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Is an employer’s early retirement incentive age discrimination?

On Behalf of | Jan 7, 2022 | Workplace Discrimination

There are times when companies in California go through tough financial times. This can happen for any number of reasons. It could be that products they rely on increased in price cutting into their profits, the economy as a whole may be poor and people simply are not purchasing as much, it could be that a new competitor is taking away business or many other reasons. In these situations, companies may turn to offering early retirement incentives to cut their workforce.

Early retirement incentive packages usually target older employees who are typically the highest paid employees. It is the best way for companies to save money and still keep a large enough workforce. This on its face may seem like age discrimination as they are intended to drive out older employees. However, early retirement incentives are allowed as long as they meet certain requirements.

In order to be valid the early retirement incentive must:

  • Be voluntary
  • Set a minimum age or years of service to be eligible
  • Offer the incentives for a limited period of time and only to a certain set of employees

The last three requirements are fairly straight forward, but there are times when these incentives do not seem entirely voluntary. If they are not voluntary, then they are not valid and could be determined to be discriminatory. There are a number of required factors to determine whether it is voluntary.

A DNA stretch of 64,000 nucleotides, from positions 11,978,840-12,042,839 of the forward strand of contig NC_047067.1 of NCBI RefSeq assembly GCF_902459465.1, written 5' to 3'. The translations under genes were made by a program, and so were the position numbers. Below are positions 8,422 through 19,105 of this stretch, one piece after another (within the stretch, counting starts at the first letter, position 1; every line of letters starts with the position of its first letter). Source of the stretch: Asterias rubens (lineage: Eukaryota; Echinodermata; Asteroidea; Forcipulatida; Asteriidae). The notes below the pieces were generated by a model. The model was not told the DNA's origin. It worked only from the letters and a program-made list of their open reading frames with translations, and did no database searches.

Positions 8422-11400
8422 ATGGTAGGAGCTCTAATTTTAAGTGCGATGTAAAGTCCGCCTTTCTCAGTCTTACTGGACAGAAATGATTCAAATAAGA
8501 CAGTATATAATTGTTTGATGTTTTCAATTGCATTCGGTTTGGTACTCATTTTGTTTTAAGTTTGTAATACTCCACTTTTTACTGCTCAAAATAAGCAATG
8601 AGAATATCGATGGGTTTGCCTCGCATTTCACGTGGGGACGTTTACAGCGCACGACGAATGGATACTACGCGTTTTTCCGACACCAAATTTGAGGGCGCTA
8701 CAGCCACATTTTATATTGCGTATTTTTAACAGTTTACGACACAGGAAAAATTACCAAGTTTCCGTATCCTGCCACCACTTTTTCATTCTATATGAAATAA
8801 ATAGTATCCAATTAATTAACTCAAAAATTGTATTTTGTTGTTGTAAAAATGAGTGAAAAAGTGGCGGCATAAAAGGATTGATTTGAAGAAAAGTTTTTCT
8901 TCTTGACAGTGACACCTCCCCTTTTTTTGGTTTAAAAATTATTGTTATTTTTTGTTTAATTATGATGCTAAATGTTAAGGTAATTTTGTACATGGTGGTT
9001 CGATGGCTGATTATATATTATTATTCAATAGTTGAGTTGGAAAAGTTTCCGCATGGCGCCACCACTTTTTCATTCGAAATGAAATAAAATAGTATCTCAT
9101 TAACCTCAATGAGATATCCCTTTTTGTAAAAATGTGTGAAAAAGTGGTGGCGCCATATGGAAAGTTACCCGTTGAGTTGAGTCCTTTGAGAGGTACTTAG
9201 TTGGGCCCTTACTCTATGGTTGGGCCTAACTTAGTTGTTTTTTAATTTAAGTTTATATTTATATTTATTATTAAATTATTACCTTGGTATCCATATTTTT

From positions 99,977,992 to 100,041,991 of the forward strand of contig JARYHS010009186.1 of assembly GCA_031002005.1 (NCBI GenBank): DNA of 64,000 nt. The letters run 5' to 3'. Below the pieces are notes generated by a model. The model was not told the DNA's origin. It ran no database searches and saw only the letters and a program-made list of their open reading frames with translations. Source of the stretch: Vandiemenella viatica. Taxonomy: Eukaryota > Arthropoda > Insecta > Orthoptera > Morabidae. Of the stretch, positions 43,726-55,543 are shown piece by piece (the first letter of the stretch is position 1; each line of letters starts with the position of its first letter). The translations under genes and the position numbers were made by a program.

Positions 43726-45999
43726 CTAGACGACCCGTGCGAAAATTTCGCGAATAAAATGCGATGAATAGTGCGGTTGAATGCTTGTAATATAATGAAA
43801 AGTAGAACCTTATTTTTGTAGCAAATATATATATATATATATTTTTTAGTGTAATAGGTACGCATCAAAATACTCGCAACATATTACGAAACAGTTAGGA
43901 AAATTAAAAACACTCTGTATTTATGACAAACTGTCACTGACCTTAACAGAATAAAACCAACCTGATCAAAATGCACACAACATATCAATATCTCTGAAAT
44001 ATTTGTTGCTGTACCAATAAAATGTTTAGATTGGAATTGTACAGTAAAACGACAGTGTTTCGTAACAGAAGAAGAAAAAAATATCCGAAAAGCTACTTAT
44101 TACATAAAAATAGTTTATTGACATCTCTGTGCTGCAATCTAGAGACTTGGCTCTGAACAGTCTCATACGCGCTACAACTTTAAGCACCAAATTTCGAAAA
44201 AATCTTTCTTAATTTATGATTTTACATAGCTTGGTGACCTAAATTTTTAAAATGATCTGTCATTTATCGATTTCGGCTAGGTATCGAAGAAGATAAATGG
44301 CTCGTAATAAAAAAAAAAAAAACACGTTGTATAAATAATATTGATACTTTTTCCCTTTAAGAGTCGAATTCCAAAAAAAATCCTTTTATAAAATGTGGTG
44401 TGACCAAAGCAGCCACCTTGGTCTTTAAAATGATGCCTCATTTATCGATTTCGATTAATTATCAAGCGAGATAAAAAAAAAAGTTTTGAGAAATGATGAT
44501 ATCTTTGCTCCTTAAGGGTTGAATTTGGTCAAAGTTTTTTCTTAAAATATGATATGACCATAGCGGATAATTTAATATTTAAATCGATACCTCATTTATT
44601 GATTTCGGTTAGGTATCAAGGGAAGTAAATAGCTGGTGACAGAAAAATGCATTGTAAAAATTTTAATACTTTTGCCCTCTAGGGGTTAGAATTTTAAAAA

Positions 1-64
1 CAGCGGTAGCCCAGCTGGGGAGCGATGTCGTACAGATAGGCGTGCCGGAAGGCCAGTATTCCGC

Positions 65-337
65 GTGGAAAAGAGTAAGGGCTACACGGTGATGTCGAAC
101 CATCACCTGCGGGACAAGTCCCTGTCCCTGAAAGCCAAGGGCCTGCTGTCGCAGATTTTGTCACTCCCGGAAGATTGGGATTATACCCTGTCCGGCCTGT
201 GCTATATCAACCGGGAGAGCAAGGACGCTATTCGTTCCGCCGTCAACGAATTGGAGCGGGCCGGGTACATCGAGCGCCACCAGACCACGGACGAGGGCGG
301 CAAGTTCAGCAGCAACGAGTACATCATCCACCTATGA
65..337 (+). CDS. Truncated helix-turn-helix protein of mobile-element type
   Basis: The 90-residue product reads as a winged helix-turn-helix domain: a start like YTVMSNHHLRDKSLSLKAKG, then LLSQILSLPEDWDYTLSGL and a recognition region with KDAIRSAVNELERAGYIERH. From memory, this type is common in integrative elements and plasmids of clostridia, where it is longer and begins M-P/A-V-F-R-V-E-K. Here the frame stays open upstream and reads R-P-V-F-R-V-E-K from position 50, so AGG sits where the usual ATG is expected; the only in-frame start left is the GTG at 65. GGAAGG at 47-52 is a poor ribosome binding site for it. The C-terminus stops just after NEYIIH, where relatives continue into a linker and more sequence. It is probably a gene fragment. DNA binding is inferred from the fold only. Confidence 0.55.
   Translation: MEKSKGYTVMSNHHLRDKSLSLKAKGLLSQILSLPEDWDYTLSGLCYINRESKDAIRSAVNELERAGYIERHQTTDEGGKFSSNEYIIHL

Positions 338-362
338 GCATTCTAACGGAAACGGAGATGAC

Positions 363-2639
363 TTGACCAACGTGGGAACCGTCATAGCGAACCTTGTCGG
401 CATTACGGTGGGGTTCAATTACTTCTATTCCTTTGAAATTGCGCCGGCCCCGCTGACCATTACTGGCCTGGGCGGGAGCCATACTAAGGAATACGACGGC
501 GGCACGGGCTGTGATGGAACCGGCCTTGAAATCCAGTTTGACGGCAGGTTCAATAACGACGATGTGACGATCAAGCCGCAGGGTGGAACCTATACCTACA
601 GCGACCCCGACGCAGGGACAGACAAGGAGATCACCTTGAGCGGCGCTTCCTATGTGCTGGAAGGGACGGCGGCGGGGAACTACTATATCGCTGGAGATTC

• Employees must be given adequate time to consider the offer.
  • The offer must be complete with all relevant information for the employee to consider.
  • There cannot be any threats made to the employee and the employer cannot coerce the employee into taking the offer.
  • There also cannot be consequences for the employee if they do not accept the offer.
  • Employees also must be able to discuss the offer with counsel prior to signing it.

Early retirement incentives may be becoming more and more common in California, but that does not mean that every one of them is a legal offer. The benefits offered need to also be the same offered to younger employees in addition to meeting the other requirements above. If the early retirement incentive does not meet those requirements, it could in fact be age discrimination. The affected employees may be entitled to compensation as a result. Experienced attorneys understand the requirements and when they may not meet those. Consulting with experienced attorneys could be beneficial.

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